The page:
What are my rules and principles of life?

by

J. Krishnamurti

 


What are my rules and principles of life?

None.

Please follow what I say, critically and intelligently. Don't object, "Must we not have rules? Otherwise our lives would be chaos." Don't think in terms of opposites. Think intrinsically with regard to what I am saying. Why do you want rules and principles? Why do you want them, you who have so many principles by which you are shaping, controlling, directing your lives? Why do you want rules? "Because," you reply, "we cannot live without them. Without rules and principles we would do exactly the things that we want to do; we might overeat or overindulge in sex, possess more than we should. We must have principles and rules by which to guide our lives." In other words, to restrain yourselves without understanding, you must have these principles and rules. This is the whole artificial structure of your lives - restraint, control, suppression - for behind this structure is the idea of gain, security, comfort, which causes fear.

But the man who is not pursuing acquisitiveness, the man who is not caught up in the promise of reward or the threat of punishment, does not require rules; the man who tries to live and understand each experience completely does not need principles and rules, for it is only conditioning beliefs which demand conformity. When thought is unbound, unconditioned, it will then know itself as eternal. You try to control thought, to shape and direct it, because you have established a goal, a conclusion towards which you wish to go, and that end is always what you desire it to be, though you may call it God, perfection, reality.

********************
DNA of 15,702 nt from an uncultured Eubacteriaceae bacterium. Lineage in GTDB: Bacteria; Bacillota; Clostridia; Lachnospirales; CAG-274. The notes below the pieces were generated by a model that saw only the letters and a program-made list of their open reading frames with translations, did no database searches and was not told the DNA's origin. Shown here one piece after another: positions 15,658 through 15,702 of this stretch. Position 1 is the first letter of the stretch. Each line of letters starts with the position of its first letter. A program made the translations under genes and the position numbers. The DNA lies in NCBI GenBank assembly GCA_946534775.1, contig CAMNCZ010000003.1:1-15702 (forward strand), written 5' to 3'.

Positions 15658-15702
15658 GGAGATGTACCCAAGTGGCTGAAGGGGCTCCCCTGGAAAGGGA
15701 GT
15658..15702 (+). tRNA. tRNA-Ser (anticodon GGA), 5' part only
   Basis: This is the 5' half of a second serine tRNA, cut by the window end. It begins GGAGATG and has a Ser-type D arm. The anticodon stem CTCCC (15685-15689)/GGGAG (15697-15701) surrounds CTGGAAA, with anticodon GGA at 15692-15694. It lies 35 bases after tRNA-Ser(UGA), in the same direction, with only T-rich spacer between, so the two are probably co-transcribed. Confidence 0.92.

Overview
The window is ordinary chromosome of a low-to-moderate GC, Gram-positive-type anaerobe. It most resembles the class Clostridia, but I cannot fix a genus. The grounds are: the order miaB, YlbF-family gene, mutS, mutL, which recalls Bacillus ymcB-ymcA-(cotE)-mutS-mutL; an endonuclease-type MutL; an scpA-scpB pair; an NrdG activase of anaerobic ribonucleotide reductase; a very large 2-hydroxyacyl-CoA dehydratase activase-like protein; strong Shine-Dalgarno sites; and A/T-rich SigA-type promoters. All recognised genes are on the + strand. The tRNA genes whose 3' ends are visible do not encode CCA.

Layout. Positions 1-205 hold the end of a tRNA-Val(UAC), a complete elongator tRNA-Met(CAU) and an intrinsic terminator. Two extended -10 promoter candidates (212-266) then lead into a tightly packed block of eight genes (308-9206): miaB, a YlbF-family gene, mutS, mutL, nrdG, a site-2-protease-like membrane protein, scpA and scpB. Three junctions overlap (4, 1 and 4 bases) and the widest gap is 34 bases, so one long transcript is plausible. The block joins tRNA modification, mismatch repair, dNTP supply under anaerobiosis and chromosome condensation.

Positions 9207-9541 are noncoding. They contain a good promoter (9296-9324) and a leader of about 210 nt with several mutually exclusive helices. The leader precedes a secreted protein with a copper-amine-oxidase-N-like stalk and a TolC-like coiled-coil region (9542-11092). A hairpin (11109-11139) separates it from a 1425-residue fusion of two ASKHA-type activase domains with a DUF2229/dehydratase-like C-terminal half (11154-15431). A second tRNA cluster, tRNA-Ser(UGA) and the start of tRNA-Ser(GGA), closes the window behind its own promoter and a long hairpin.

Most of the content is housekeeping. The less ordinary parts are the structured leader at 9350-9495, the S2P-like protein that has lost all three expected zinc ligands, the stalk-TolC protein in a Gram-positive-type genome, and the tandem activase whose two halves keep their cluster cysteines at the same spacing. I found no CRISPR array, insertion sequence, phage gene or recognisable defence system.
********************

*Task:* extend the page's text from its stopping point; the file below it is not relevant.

You ask me concerning my conception of God, truth, beauty, love. But I say, if someone describes truth, if someone tells you the nature of truth, beware of that person. For truth cannot be described; truth cannot be measured by words. You nod your heads in agreement, but tomorrow you will again be trying to measure truth, to find a description of it. Your attitude towards life is based on the principle of creating a mold, and then fitting yourselves into that mold. Christianity offers you one mold, Hinduism offers another, Mohammedanism, Buddhism, Theosophy offer still others. But why do you want a mold? Why do you cherish preconceived ideas? All that you can know is pain, suffering, and passing joys. But you want to escape from them; you don't try to understand the cause of pain, the depth of suffering. Rather, you turn to its opposite for your consolation. In your sorrow, you say that God is love, that God is just, merciful. Mentally and emotionally you turn to this ideal of love, justice, and shape yourselves after that pattern. But you can understand love only when you are no longer possessive; from possessiveness arises all sorrow. Yet your system of thought and emotion is based on possessiveness, so how can you know of love?

So your first concern is to free the mind and heart from possessiveness, and you can do that only when that possessiveness becomes a poison to you, when you feel the suffering, the agony which that poison causes. Now you are trying to escape from that suffering. You want me to tell you what my ideal of love is, my ideal of beauty, so that you can make of it another pattern, another standard, or compare my ideal with yours, hoping thereby to understand. Understanding does not come through comparison. I have no ideal, no pattern. Beauty is not divorced from action. True action is the very harmony of your whole being. What does that mean to you? It means nothing but empty words, because your actions are disharmonious, because you think one thing and act another.

You can find enduring freedom, truth, beauty, love - which are one and the same - only when you no longer seek them. Please try to understand what I am saying. My meaning is subtle only in the sense that it can be carried out infinitely. I say that your very search